Scholarly Research Excellence

Digital Open Science Index

Commenced in January 2007 Frequency: Monthly Edition: International Paper Count: 4

4
10008661
University Students Sport’s Activities Assessment in Harsh Weather Conditions
Abstract:

This paper addresses the application of physiological status monitoring (PSM) for assessing the impact of harsh weather conditions on sports activities in universities in Saudi Arabia. Real sports measurement was conducted during sports activities such that the physiological status (HR and BR) of five students were continuously monitored by using Zephyr BioHarnessTM 3.0 sensors in order to identify the physiological bonds and zones. These bonds and zones were employed as indicators of the associated physiological risks of the performed sports activities. Furthermore, a short yes/no questionnaire was applied to collect information on participants’ health conditions and opinions of the applied PSM sensors. The results show the absence of a warning system as a protective aid for the hazardous levels of extremely hot and humid weather conditions that may cause dangerous and fatal circumstances. The applied formulas for estimating maximum HR provides accurate estimations for Maximum Heart Rate (HRmax). The physiological results reveal that the performed activities by the participants are considered the highest category (90–100%) in terms of activity intensity. This category is associated with higher HR, BR and physiological risks including losing the ability to control human body behaviors. Therefore, there is a need for immediate intervention actions to reduce the intensity of the performed activities to safer zones. The outcomes of this study assist the safety improvement of sports activities inside universities and athletes performing their sports activities. To the best of our knowledge, this is the first paper to represent a special case of the application of PSM technology for assessing sports activities in universities considering the impacts of harsh weather conditions on students’ health and safety.

3
11979
Carbon Sources Utilization Profiles of Thermophilic Phytase Producing Bacteria Isolated from Hot-spring in Malaysia
Abstract:
Phytases (myo-inositol hexakisphosphate phosphohydrolases; EC 3.1.3.8) catalyze the hydrolysis of phytic acid (myoinositol hexakisphosphate) to the mono-, di-, tri-, tetra-, and pentaphosphates of myo-inositol and inorganic phosphate. Therrmophilic bacteria isolated from water sampled from hot spring. About 120 isolates of bacteria were successfully isolated form hot spring water sample and tested for extracellular phytase producing. After 5 passages of the screening on the PSM media, 4 isolates were found stable in producing phytase enzyme. The 16s RDNA sequencing for identification of bacteria using molecular technique revealed that all isolates those positive in phytase producing are belong to Geobacillus spp. And Anoxybacillus spp. Anoxybacillus rupiensis UniSZA-7 were identified for their carbon source utilization using Phenotype Microarray Plate of Biolog and found they utilize several kind of carbon source provided.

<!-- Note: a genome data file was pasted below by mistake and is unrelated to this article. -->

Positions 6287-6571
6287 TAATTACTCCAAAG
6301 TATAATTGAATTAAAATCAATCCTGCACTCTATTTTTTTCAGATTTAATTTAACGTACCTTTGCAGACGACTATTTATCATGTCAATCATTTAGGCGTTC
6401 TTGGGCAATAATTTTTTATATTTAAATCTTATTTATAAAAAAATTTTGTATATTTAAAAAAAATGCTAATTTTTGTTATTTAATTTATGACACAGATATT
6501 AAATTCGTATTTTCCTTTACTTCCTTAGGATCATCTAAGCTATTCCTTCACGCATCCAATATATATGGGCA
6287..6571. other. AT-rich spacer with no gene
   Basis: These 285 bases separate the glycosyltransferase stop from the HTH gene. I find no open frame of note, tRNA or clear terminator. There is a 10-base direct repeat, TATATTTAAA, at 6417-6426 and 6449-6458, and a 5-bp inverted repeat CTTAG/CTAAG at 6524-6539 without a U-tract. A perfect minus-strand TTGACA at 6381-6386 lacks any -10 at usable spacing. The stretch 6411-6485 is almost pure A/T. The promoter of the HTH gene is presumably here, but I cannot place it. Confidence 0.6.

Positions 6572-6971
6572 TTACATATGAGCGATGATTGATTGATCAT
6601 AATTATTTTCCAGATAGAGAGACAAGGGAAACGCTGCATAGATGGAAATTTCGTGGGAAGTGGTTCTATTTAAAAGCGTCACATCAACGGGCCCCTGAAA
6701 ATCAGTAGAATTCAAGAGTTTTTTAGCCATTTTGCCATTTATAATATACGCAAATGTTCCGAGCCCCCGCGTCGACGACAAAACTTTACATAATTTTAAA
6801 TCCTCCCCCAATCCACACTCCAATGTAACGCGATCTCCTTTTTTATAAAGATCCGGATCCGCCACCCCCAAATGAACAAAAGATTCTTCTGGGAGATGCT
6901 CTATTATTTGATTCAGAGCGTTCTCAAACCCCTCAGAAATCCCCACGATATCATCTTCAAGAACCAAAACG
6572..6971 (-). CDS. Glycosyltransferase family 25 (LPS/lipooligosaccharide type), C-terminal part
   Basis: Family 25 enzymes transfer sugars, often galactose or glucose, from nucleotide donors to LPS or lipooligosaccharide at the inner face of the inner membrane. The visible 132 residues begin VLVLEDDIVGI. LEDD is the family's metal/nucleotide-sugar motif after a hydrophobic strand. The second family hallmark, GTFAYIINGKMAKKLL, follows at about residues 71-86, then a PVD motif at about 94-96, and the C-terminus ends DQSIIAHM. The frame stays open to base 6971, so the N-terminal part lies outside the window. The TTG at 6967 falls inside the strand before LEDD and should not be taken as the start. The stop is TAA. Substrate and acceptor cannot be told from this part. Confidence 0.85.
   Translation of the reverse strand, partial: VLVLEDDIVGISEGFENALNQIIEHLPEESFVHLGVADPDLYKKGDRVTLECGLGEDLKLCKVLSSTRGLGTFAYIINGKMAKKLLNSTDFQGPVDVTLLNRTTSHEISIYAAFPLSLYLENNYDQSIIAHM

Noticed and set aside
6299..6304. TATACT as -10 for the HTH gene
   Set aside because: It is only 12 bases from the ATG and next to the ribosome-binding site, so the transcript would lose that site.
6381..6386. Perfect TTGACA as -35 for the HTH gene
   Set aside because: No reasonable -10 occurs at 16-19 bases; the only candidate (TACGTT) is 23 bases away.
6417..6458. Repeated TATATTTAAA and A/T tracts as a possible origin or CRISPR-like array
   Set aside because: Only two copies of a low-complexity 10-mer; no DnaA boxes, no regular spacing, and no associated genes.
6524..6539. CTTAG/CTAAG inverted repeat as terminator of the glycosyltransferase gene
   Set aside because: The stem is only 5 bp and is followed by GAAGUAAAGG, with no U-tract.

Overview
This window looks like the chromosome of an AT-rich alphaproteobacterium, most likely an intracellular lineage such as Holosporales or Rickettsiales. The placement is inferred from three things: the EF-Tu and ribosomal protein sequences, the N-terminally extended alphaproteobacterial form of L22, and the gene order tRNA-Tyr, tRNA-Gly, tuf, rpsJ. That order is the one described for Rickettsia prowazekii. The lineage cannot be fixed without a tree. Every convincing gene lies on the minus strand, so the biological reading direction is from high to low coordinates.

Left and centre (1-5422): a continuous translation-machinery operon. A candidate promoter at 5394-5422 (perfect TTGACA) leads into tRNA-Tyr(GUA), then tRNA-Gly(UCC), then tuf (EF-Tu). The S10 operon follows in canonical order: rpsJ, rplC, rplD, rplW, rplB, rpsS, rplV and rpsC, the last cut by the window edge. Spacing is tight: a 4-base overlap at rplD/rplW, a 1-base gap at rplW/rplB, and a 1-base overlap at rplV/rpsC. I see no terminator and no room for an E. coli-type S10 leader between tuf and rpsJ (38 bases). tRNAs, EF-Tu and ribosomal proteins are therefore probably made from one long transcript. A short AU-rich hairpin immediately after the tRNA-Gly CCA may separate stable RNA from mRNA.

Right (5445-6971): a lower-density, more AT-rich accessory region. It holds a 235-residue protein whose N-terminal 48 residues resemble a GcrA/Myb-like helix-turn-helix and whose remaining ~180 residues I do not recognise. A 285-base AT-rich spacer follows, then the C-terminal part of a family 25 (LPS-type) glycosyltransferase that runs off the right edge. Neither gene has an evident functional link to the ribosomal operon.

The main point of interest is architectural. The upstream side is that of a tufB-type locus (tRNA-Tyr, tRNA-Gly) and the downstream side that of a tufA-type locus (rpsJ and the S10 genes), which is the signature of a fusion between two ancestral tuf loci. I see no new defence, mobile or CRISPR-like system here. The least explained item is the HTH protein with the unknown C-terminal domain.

2
10589
Behavior Model Mapping and Transformation using Model-Driven Architecture
Abstract:

Model mapping and transformation are important processes in high level system abstractions, and form the cornerstone of model-driven architecture (MDA) techniques. Considerable research in this field has devoted attention to static system abstraction, despite the fact that most systems are dynamic with high frequency changes in behavior. In this paper we provide an overview of work that has been done with regard to behavior model mapping and transformation, based on: (1) the completeness of the platform independent model (PIM); (2) semantics of behavioral models; (3) languages supporting behavior model transformation processes; and (4) an evaluation of model composition to effect the best approach to describing large systems with high complexity.

1
12844
Effect of Phosphate Solubilization Microorganisms (PSM) and Plant Growth Promoting Rhizobacteria (PGPR) on Yield and Yield Components of Corn (Zea mays L.)
Abstract:
In order to study the effect of phosphate solubilization microorganisms (PSM) and plant growth promoting rhizobacteria (PGPR) on yield and yield components of corn Zea mays (L. cv. SC604) an experiment was conducted at research farm of Sari Agricultural Sciences and Natural Resources University, Iran during 2007. Experiment laid out as split plot based on randomized complete block design with three replications. Three levels of manures (consisted of 20 Mg.ha-1 farmyard manure, 15 Mg.ha-1 green manure and check or without any manures) as main plots and eight levels of biofertilizers (consisted of 1-NPK or conventional fertilizer application; 2-NPK+PSM+PGPR; 3 NP50%K+PSM+PGPR; 4- N50%PK+PSM +PGPR; 5-N50%P50%K+PSM+ PGPR; 6-PK+PGPR; 7- NK+PSM and 8-PSM+PGPR) as sub plots were treatments. Results showed that farmyard manure application increased row number, ear weight, grain number per ear, grain yield, biological yield and harvest index compared to check. Furthermore, using of PSM and PGPR in addition to conventional fertilizer applications (NPK) could improve ear weight, row number and grain number per row and ultimately increased grain yield in green manure and check plots. According to results in all fertilizer treatments application of PSM and PGPR together could reduce P application by 50% without any significant reduction of grain yield. However, this treatment could not compensate 50% reduction of N application.
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